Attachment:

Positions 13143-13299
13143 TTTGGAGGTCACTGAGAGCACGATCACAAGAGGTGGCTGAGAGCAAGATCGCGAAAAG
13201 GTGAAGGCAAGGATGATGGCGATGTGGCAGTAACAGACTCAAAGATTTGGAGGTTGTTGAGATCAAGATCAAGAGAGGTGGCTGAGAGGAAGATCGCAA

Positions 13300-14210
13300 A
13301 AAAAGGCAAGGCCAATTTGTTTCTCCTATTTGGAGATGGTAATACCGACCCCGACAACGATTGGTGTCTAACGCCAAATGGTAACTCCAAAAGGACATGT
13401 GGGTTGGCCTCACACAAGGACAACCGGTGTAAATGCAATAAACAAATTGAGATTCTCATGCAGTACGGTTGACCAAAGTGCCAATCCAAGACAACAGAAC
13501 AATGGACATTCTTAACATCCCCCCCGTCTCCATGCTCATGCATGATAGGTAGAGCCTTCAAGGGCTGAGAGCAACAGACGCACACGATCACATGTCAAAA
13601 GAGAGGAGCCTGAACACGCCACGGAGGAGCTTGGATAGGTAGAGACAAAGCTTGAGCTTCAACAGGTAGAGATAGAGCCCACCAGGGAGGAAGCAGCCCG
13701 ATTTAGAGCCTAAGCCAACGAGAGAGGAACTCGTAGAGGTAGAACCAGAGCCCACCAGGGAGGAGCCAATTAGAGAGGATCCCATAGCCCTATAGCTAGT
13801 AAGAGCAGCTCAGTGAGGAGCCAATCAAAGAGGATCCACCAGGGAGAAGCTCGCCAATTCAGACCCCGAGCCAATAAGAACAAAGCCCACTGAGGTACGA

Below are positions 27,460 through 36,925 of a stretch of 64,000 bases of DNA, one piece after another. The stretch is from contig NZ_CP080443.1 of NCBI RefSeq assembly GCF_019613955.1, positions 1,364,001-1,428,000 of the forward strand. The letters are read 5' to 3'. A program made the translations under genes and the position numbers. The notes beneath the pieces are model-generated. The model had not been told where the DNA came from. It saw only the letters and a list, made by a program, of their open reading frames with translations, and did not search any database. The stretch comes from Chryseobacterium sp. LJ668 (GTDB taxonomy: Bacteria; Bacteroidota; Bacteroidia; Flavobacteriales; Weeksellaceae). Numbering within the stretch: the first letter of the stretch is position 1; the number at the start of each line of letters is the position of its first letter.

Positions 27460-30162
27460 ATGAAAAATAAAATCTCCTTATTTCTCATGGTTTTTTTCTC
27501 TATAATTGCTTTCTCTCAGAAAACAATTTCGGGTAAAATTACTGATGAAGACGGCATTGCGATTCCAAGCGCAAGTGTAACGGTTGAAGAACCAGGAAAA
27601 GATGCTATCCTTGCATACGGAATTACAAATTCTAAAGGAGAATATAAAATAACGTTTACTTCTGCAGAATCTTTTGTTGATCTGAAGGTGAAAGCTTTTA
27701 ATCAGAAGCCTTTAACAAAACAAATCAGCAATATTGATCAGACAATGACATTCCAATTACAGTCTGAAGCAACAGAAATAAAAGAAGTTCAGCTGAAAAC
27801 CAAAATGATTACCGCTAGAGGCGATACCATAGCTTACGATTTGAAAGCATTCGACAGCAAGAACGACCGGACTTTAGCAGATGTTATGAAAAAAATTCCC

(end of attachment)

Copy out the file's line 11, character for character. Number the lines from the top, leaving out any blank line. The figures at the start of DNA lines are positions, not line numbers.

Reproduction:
13801 AAGAGCAGCTCAGTGAGGAGCCAATCAAAGAGGATCCACCAGGGAGAAGCTCGCCAATTCAGACCCCGAGCCAATAAGAACAAAGCCCACTGAGGTACGA